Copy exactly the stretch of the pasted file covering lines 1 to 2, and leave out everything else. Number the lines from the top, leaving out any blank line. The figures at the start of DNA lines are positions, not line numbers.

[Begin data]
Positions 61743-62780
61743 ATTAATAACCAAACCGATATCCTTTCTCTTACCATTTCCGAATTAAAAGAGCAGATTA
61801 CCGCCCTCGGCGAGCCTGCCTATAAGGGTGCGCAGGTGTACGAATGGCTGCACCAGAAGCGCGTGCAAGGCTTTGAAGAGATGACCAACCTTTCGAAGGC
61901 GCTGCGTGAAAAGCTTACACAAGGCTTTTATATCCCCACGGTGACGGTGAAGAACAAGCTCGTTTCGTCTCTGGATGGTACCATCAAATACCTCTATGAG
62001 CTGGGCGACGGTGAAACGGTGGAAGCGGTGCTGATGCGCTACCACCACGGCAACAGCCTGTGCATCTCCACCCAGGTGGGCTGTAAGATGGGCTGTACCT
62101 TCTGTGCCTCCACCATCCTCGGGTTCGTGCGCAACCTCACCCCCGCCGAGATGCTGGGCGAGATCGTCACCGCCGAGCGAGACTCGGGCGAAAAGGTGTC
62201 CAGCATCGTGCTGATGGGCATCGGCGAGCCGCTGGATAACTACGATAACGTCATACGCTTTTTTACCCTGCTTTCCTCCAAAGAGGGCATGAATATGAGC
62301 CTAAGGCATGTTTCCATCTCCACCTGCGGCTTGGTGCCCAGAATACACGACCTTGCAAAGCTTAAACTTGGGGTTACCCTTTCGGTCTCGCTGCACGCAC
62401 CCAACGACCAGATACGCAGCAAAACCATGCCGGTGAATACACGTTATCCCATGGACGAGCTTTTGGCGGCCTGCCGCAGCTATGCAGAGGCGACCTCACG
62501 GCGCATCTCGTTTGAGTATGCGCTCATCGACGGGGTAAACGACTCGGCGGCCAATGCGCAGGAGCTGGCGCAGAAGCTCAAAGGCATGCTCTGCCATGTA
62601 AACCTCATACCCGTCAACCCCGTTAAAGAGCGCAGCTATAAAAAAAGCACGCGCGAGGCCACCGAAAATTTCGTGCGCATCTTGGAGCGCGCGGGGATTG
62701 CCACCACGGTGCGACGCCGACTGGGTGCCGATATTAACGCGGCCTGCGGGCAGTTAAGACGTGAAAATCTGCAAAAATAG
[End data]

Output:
Positions 61743-62780
61743 ATTAATAACCAAACCGATATCCTTTCTCTTACCATTTCCGAATTAAAAGAGCAGATTA